FOXBOROUGH, Mass. — Nick Folk kicked a 50-yard field goal as time expired, and the New England Patriots rallied in the second half to beat the Arizona Cardinals 20-17 on Sunday.James White rushed for two touchdowns for the Patriots (5-6), who earned seventh victory in their past eight meetings with the Cardinals. It was the second time this month that Folk hit a last-second game-winning field goal. His 51-yarder beat the New York Jets 30-27 on Nov. 9.Arizona (6-5) hasn’t beaten New England since 2012.Cam Newton struggled, finishing 9 of 18 for 84 yards and two interceptions. New England won the game despite finishing with 179 yards by taking advantage of Cardinals mistakes.But New England’s defence was solid, holding Arizona’s top-ranked offence, which entered the game averaging 414 yards, to 298 yards. Kenyan Drake rushed for 78 yards and two touchdowns for Arizona.Kyler Murray finished 23 of 34 for 170 yards and an interception. Murray had 31 rushing yards and was held without a touchdown pass for the first time this season.Trailing 10-0 early, New England used a turnover in the third quarter to take its first lead of the game.Facing third down, Murray’s pass intended for DeAndre Hopkins was deflected at the line of scrimmage by Adam Butler and intercepted by Adrian Phillips at the Arizona 31.Six plays later, White scored on a 1-yard run to make it 17-10.Following a Patriots’ punt, Arizona tied it up again in the fourth quarter on a 1-yard TD run by Drake with 8:02 remaining.A promising drive by New England was then halted when Dre Fitzpatrick intercepted Newton’s short pass intended for Damiere Byrd with 4:37 remaining.Arizona had a chance to take the lead, but Zane Gonzalez missed wide right on 45-yard field-goal attempt with 1:47 left.Newton’s streak of four consecutive games without an interception ended just three plays into the Patriots’ opening drive.Cardinals linebacker Jordan Hicks was unblocked on a blitz and hit Newton as he threw, allowing Markus Golden to come up with the easy pick.Arizona took over on the New England 23 and used a 19-yard pass from Murray to Andy Isabella to set up a 1-yard TD run by Drake two plays later.The Cardinals increased their lead to 10-0 in the second quarter when facing fourth-and-2 on the 7, White found the end zone on an option pitch from Newton.Arizona appeared to increase its lead just before halftime on an 8-yard touchdown pass from Murray to KeeSean Johnson. But a review showed Johnson’s knee was down before he crossed the goal line.The Cardinals went for it on fourth-and-1, but Drake’s run was stopped short by Akeem Spence and Ja’Whaun Bentley as time expired.OFF THE BOARDGunner Olszewski appeared to give the Patriots the lead early in the third quarter when he fielded Andy Lee’s short punt and returned it 82 yards for a touchdown. The score was nullified, though, after rookie Anfernee Jennings was called for an illegal blindside block.New England drove to the Arizona 4 after the penalty, but had to settle for Folk's 22-yard field goal to tie the game at 10.BLANKED AGAINNew England was held without a first-quarter TD for the ninth time this season.The Patriots entered the game having been outscored 46-21 in the opening period this season. Only two of those were offensive scores, with the other coming on a pick-6 by Devin McCourtyINJURIESCardinals: Defensive lineman Zach Allen left the game in the third quarter.UP NEXTThe Cardinals host the Los Angeles Rams next Sunday.The Patriots visit the Chargers on Sunday for their first of two consecutive games in Los Angeles.___Follow Kyle Hightower on Twitter at https://www.twitter.com/khightower___More AP NFL: https://apnews.com/NFL and https://twitter.com/AP_NFLKyle Hightower, The Associated Press
A 28-year-old man has died following a crash in Mississauga between a transit vehicle and a motorcycle, Peel Regional Police say.The crash happened in the area of Mavis Road and Novo Star Drive, south of Derry Road. Police were called to the scene about 1:40 p.m. Const. Kyle Villers, spokesperson for Peel Regional Police, said the motorcyclist was taken to hospital, where he died of his injuries.Villers said a MiWay bus and the motorcycle were both travelling northbound on Mavis Road when the motorcycle struck the back of the bus. The collision occurred when the motorcycle was making a left turn on Crawford Mill Avenue, he said.A family member confirmed to CBC Toronto that the victim is 28-year-old Gilberto Garcia from Mississauga.Duty Insp. Stephen Duivesteyn, of Peel Regional Police, said the investigation to determine what caused the crash is continuing. Mavis Road is closed from Derry Road to Highway 401 as officers investigate.Officers are asking any witnesses or drivers with dashcam footage to contact them.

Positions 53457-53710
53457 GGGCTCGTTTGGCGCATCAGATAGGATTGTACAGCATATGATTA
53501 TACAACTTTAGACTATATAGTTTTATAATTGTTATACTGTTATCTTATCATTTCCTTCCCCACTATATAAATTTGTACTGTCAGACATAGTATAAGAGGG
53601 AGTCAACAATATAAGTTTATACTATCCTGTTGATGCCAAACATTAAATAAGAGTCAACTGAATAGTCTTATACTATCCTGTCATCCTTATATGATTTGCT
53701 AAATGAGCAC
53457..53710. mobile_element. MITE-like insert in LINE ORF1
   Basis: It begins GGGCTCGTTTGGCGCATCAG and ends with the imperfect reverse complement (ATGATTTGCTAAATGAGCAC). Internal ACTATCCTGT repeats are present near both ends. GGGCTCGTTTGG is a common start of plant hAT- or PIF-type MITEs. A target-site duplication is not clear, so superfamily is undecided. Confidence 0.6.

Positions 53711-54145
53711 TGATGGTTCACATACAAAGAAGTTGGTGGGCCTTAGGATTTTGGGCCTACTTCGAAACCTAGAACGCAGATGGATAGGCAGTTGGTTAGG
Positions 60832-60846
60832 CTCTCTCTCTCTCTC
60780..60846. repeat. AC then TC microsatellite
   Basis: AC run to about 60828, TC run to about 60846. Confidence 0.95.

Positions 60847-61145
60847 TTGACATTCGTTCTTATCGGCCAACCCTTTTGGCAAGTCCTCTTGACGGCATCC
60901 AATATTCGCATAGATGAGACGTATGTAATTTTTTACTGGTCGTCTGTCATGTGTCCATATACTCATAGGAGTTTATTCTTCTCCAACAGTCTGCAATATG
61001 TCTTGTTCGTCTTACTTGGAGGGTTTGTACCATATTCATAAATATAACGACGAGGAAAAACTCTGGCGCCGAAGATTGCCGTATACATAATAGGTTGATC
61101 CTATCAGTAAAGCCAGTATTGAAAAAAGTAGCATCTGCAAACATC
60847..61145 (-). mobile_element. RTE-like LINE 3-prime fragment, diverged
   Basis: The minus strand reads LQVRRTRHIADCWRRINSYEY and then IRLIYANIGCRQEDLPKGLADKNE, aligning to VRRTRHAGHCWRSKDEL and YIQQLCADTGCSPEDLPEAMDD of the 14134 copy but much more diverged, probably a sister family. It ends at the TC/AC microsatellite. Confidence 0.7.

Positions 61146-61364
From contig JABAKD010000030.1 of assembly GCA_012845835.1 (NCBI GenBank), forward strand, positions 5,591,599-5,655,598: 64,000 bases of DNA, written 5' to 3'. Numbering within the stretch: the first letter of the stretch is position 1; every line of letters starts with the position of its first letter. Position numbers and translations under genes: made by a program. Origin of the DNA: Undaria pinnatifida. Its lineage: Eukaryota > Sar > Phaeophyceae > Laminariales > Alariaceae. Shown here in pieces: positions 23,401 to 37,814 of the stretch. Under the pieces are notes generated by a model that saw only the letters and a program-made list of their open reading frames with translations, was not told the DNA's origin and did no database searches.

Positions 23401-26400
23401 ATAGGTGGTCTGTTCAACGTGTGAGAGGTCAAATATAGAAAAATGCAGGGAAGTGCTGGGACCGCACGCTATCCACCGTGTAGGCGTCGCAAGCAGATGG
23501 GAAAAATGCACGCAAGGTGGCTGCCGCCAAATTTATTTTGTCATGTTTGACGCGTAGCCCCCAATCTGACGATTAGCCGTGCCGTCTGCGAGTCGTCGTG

Saskatchewan's seven-day average of daily COVID-19 case numbers has reached 250 and there are now 20.9 new cases per 100,000 population in the province.This comes after the province announced 351 new cases of COVID-19 on Sunday, bringing the number of active cases to 3,605.Regina reported 120 new cases today while Saskatoon reported 94. The total number of active cases in the cities are 733 and 1,196 respectively.The north west region of the province reported 28 new cases, the south west reported 19, the south east reported 18 and the central east reported 15. The north east part of the province reported 12 new cases.The north central, far north west and south central all reported 10 new cases of COVID-19, while the far north east reported eight. The central west part of the province reported two and the far north central reported one new case Sunday.There were four new cases of the virus that needed residence information.There were 115 people who tested positive for COVID-19 in hospital; 92 were receiving inpatient care and 23 were in intensive care as of Sunday.The province announced amendments to the public health measures regarding movie theatres.People in movie theatres are allowed to consume food and beverages during the movie as long as they are seated and maintaining physical distance from others outside of their household.Yesterday, there were 3,826 tests processed in Saskatchewan.
A slew of travel restrictions and rules meant to curb the spread of COVID-19 will be extended into January, the federal government said Sunday, as case counts continued to rise steadily across the country.In a statement, Public Safety Minister Bill Blair and Health Minister Patty Hajdu said the measures would be in effect until Jan. 21, 2021 for travellers entering Canada from a country other than the United States.The rules were first imposed near the start of the global outbreak."We have introduced a number of policies to keep Canadians safe but must remain flexible and adapt to the evolving COVID-19 situation," Blair said in a statement.The ministers said restrictions for visitors crossing the border from the U.S. are currently in place until Dec. 21, but may be extended. Among the new rules is a requirement for anyone entering the country to self-isolate for 14 days.But the ministers also said they're looking to make it possible for "high-performance, amateur sporting organizations" to hold major international events on Canadian soil.They said the successful applicants would need to present a public health plan as well as show they've secured the support of provincial and territorial governments and health authorities.The Department of Canadian Heritage will issue authorizations in consultation with the Health Agency of Canada, the ministers said.The announcement comes as COVID-19 case counts continued to mount, though at levels slightly below the record-setting daily tallies seen in several regions in recent weeks.Public health officials in Quebec reported 1,395 new cases on Sunday, while Ontario recorded 1,708 new infections -- pushing the provincial totals since the pandemic began to 141,038 and 114,746, respectively.Cases also have gone up steadily in Atlantic Canada, with New Brunswick reporting 14 new diagnoses on Sunday and Newfoundland and Labrador recording four additional infections.Public health officials in Nova Scotia logged 10 new cases, all in the province's central zone, which includes Halifax.Manitoba reported 365 new COVID-19 cases on Sunday and 11 new deaths -- almost all of which were linked to outbreaks in care homes. Health officials said nine of the 11 deaths were people in their 80s and 90s, one was a man in his 60s and one was a man in his 70s.The case count in Nunavut also rose by 13, while Saskatchewan reported 351 new infections. Alberta reported its second highest number of new COVID-19 cases, logging 1,608, with nine more deaths. Canada's top public health officer, Dr. Theresa Tam, said the highest rate of infection is among people aged 80 and over, while more outbreaks are happening in long-term care homes."Cases are increasing among older adults," Tam said in a statement.Both Quebec and Manitoba reported new, significant outbreaks at such facilities.A Montreal public health agency on Sunday transferred 20 residents of a long-term care home to two local hospitals after a COVID-19 outbreak drew widespread concern this week.Officials said 30 residents had tested positive for COVID-19 at Maimonides Geriatric Centre. Ten residents there have died during the pandemic’s second wave, according to the latest Quebec Health Department data.This report by The Canadian Press was first published Nov. 29, 2020.The Canadian Press